Journal of Obstetric, Gynecologic & Neonatal Nursing
To examine the influence of breastfeeding peer counseling on the breastfeeding experiences of African American mothers who participated in the Special Supplemental Nutrition Program for Women, Infants, and Children (WIC).
Qualitative study using focus groups.
Two WIC clinics in Southeast Wisconsin were used for recruitment and data collection.
A convenience sample of nine African American mothers participated in one of two focus groups.
The women responded to a series of open-ended questions about their breastfeeding experiences and the effect of breastfeeding peer counselors (BPCs). Content and thematic analyses were used to analyze patterns related to the influence of BPCs on breastfeeding.
Four themes were categorized: Educating With Truth, Validating for Confidence, Countering Others' Negativity, and Supporting With Solutions. Mothers in this study expressed positive reactions to educational, emotional, and social support from BPCs. The mothers noted that the contact they had with BPCs had a direct positive influence on their breastfeeding experiences. However, the contact from BPCs varied between the two WIC clinics.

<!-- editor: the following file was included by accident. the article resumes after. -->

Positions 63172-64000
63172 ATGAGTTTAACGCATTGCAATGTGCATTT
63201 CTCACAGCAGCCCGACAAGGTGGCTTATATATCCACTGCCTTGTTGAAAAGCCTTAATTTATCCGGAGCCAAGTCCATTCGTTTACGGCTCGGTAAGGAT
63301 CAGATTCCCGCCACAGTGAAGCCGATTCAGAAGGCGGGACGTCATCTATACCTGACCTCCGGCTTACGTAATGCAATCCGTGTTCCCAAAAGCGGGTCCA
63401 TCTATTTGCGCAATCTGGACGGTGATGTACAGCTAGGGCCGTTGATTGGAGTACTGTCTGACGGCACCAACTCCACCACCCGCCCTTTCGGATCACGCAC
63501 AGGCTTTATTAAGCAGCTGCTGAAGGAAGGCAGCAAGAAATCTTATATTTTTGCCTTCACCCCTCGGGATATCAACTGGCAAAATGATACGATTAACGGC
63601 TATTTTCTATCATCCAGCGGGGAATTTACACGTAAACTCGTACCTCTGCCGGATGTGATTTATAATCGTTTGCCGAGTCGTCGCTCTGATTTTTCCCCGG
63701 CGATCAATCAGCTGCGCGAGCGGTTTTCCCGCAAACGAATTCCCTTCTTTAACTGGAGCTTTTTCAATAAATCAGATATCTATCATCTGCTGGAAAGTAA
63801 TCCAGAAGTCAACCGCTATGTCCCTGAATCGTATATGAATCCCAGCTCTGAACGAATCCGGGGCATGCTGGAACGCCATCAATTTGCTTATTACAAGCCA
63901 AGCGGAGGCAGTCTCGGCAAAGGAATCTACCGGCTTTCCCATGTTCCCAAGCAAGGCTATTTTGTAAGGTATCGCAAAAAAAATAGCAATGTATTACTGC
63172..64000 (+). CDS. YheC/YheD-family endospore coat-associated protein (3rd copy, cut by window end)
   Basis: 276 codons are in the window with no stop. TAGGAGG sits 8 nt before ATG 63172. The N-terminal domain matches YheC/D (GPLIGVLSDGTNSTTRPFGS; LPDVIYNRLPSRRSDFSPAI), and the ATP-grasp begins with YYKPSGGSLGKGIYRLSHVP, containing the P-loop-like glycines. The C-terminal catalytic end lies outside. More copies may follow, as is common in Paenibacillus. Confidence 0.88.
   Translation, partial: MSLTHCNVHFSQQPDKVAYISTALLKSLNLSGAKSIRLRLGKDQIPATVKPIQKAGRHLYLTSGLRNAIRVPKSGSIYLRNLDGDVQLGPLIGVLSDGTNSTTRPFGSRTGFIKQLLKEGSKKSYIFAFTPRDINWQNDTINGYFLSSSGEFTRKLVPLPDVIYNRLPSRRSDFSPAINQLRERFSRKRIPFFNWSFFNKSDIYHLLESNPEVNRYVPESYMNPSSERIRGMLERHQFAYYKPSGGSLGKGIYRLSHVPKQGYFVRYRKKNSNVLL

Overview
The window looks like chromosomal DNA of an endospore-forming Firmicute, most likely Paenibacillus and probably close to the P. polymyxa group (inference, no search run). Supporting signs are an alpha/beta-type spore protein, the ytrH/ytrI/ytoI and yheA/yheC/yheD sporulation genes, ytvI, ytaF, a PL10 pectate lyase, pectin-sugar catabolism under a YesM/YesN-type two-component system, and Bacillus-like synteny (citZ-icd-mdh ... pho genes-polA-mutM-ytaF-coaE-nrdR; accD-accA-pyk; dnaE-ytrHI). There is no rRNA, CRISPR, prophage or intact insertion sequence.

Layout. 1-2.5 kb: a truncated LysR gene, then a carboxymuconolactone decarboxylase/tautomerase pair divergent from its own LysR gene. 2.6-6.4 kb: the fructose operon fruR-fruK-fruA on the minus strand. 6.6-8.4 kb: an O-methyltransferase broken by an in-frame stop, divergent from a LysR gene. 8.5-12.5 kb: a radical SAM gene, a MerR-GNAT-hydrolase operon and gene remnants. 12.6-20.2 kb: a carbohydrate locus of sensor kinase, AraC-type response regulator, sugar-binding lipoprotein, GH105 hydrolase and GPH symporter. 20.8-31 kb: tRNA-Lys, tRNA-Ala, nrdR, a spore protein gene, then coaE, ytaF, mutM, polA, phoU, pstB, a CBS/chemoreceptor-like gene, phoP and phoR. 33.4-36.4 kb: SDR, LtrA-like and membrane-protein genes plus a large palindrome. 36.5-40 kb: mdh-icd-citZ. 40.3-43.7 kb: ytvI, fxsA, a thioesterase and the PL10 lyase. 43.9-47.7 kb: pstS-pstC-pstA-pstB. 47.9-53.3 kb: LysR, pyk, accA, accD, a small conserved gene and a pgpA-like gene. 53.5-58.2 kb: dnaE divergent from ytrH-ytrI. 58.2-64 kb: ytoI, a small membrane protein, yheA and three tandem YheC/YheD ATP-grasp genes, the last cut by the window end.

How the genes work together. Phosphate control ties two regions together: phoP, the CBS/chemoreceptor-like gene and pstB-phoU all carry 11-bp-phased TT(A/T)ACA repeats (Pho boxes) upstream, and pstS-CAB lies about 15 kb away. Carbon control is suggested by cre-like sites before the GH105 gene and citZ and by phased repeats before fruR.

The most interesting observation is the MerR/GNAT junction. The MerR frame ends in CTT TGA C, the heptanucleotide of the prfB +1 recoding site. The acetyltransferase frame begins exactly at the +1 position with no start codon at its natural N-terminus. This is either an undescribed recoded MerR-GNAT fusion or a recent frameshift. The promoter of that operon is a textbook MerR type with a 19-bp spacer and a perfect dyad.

The findings demonstrate the positive effects of BPCs on breastfeeding experiences among African American WIC participants. Findings from this study can guide future explorations using BPCs. Interventions are needed to develop standardized guidelines to bring about homogeneity of, better access to, and greater use of BPCs.
Robinson, Karen Marie; VandeVusse, Leona; and Foster, Jamarrah, "Reactions of Low-Income African American Women to Breastfeeding Peer Counselors" (2016). College of Nursing Faculty Research and Publications. 793.
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